Forget push-ups — these 5 dumbbell exercises chisel defined pecs, triceps and shoulders

Woman performing a dumbbell triceps extension kickback against grey backdrop
(Image credit: Shutterstock)

We’re firm believers that you shouldn’t need an excess of the best home gym equipment to sculpt muscle and build strength from home, the gym, or workout studio.

That’s why this upper-body workout only requires one dumbbell and five exercises to pack a punch and hit your pecs, triceps, anterior deltoids (the fronts of your shoulders) and core muscles while lifting a medium to heavy weight. 

If you’re heading toward the holidays and searching to make a saving, the best adjustable dumbbells will give you a plethora of weight ranges to play with — perfect for moving deftly from bicep curls to bench presses. Ready to hit the weights? Here’s the workout.  

What is the 5-move dumbbell workout? 

Develop your pressing power without the push-ups using Jordan Morello’s dumbbell chest workout. Each move ticks the boxes for compound exercise and functional training, meaning you’ll train various muscle groups together and develop similar movement patterns to your everyday life — think lifting a heavy box overhead or pushing something away from you.

You could do the workout on the move using two heavy water bottles or a rucksack if you need to, but we recommend one of the best kettlebells if you don’t have a dumbbell. In this instance, when training for muscle growth rather than building maximal strength (here’s the difference between hypertrophy vs strength training), you need to lift a weight that allows you to push out 8-12 reps. The last few reps of each exercise should be tough but shouldn’t compromise your form. 

The workout:

Incline press: 4x10 reps

Champagne press: 4x10 reps

Incline fly: 4x10 reps

Cross-body fly: 4x10 reps

Floor press: 4x10 reps

Let’s break down each exercise. 

Incline press

For this exercise, try to rest your back on a workout bench or use a bosu board or foam roller underneath your mid to upper back instead. Keep your core engaged and your upper back raised as you perform the press. If you have one dumbbell, perform a single-sided incline press or use two dumbbells for the variation shown above. 

The upper pecs are worked harder during an incline press, so to achieve a well-rounded workout, we recommend adding some incline work into your routine.

Champagne press

Sadly, no champagne was present in the making of this exercise. Again, you can focus on working one side of the body at a time, isolating the muscles and recruiting the stabilizer muscles in your core and shoulders, or work dual. Keep the dumbbells pressed together to help activate your arms and shoulders, and draw the dumbbells down toward your chest before pressing away from you with power. 

Incline fly

Using the same incline as the press, engage your core and press your feet down with both knees bent. From this base position, draw your elbows wide and squeeze your pecs at the bottom of the exercise. Count for 3-4 seconds on the eccentric portion of the exercise — as you lower the weights — then drive upward with control.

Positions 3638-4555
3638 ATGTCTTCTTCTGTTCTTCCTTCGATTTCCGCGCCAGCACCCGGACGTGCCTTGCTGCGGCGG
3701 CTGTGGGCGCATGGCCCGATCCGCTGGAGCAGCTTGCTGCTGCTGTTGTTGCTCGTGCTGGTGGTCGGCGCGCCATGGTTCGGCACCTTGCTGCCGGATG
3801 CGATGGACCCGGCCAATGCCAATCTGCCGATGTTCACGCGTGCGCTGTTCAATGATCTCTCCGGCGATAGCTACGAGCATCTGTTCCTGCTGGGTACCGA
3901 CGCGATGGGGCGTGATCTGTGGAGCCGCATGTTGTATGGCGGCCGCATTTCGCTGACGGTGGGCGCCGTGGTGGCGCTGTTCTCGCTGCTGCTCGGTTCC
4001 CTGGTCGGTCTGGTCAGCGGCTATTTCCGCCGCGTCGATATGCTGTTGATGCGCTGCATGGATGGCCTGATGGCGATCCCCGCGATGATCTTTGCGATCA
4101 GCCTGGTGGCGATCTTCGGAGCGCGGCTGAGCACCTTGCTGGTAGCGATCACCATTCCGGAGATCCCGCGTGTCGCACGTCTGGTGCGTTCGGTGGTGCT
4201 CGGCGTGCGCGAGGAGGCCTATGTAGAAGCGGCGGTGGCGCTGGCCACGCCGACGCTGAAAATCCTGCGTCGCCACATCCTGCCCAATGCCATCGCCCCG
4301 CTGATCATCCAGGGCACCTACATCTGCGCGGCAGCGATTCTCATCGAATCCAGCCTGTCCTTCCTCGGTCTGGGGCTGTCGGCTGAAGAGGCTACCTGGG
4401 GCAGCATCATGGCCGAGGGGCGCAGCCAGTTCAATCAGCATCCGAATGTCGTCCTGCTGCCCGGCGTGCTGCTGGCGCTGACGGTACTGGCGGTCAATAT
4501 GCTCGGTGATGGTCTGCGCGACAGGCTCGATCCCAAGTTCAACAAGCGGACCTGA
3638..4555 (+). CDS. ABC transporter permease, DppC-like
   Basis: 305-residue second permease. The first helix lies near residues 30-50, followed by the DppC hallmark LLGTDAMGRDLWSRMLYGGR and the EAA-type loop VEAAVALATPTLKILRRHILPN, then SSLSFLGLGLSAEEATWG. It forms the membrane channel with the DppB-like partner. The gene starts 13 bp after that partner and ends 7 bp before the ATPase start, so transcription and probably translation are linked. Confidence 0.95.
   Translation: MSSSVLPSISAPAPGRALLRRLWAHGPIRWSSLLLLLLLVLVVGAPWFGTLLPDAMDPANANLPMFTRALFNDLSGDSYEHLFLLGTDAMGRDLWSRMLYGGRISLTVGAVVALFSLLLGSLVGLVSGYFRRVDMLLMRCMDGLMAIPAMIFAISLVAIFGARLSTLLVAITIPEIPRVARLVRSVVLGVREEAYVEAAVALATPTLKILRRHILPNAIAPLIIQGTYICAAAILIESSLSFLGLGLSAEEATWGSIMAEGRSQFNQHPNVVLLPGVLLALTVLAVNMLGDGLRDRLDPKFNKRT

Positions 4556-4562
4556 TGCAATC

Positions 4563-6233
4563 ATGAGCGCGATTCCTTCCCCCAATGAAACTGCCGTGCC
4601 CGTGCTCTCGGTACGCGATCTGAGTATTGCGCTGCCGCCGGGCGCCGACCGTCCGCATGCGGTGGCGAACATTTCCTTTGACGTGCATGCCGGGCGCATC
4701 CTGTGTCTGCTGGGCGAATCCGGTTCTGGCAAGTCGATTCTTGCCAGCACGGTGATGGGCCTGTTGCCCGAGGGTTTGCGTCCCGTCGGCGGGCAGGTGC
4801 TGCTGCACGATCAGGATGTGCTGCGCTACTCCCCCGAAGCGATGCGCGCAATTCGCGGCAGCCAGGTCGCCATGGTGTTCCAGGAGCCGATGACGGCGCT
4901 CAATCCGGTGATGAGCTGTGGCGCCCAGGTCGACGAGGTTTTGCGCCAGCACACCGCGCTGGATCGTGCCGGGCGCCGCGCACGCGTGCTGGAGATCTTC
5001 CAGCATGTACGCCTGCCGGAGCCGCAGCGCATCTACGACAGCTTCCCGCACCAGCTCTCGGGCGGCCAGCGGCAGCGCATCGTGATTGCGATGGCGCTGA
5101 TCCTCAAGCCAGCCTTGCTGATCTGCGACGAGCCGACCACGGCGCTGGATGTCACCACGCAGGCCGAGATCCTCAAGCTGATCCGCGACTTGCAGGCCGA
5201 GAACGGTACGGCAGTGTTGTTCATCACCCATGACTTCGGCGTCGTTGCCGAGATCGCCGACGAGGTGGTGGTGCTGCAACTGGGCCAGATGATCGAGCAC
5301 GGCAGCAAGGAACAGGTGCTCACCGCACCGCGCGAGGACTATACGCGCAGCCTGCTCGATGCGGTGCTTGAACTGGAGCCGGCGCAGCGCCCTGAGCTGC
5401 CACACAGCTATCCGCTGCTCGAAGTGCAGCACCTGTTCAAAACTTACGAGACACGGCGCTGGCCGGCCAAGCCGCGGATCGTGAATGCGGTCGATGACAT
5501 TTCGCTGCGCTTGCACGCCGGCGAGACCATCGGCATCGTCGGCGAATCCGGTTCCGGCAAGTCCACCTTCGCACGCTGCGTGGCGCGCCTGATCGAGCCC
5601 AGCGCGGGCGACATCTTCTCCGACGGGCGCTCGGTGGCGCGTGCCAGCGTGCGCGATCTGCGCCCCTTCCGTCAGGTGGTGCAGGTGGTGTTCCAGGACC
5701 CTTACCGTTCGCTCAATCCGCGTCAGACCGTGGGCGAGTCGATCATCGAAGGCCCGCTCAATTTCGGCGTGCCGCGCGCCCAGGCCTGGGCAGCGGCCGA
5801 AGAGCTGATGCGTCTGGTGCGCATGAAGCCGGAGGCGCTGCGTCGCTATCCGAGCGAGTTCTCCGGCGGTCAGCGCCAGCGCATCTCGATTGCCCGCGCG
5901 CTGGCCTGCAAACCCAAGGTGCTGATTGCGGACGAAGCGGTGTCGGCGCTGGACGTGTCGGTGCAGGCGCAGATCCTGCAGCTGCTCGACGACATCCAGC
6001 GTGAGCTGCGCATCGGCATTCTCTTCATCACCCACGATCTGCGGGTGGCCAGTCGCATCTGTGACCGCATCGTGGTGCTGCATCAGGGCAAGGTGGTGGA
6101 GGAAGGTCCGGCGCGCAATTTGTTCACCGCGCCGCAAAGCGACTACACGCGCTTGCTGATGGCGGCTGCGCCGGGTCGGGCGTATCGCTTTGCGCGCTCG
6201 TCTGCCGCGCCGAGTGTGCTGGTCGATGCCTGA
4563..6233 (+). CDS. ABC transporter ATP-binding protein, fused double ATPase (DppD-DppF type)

Cross-body fly

For this exercise, stand with your feet hip-width apart and engage your core. As you lift one weight at a time, avoid swinging your upper body or driving your hips forward and allow your chest, shoulders and arms to do the hard work. Cross flyes also engage your biceps and latissimus dorsi (muscles that run down the sides of your back) and hit the upper pecs.  

Floor press

The traditional floor press can be done by laying flat on the floor. Remember to engage your core and press your feet into the floor with both knees bent. If you choose to work unilaterally, press your back into the floor and avoid twisting or lifting one side of your body. However you approach it, use the full range of motion by lowering your elbows toward the floor. A small arch in the mid back is okay, but avoid an excessive rib flare or moving into your lower back.

Verdict

Compound exercises help to build lean muscle mass, which is more metabolically active, so you can burn more calories doing a five-move workout using compound moves versus five isolation exercises like bicep curls or triceps extensions.

That said, the aim of this workout isn’t fat loss or cardio — it's all about working your upper body muscles toward muscle growth while building strength. To shift this chest and triceps workout away from traditional resistance training, aim to complete your reps within the minute, then start the next exercise on the next minute. Complete 4-5 rounds per exercise and minimize rest to work muscles harder.

More from Tom's Guide

Sam Hopes
Senior Staff Writer - Fitness

Sam Hopes is a level III fitness trainer, level II reiki practitioner, and senior fitness writer at Future PLC, the publisher of Tom's Guide. She is also about to undertake her Yoga For Athletes training course. Having trained to work with mind and body, Sam is a big advocate of using mindfulness techniques in sport and fitness, and their impact on performance. She’s also passionate about the fundamentals of training and building sustainable training methods.  When she's not writing up her experiences with the latest fitness tech and workouts, you’ll find her writing about nutrition, sleep, recovery, and wellness.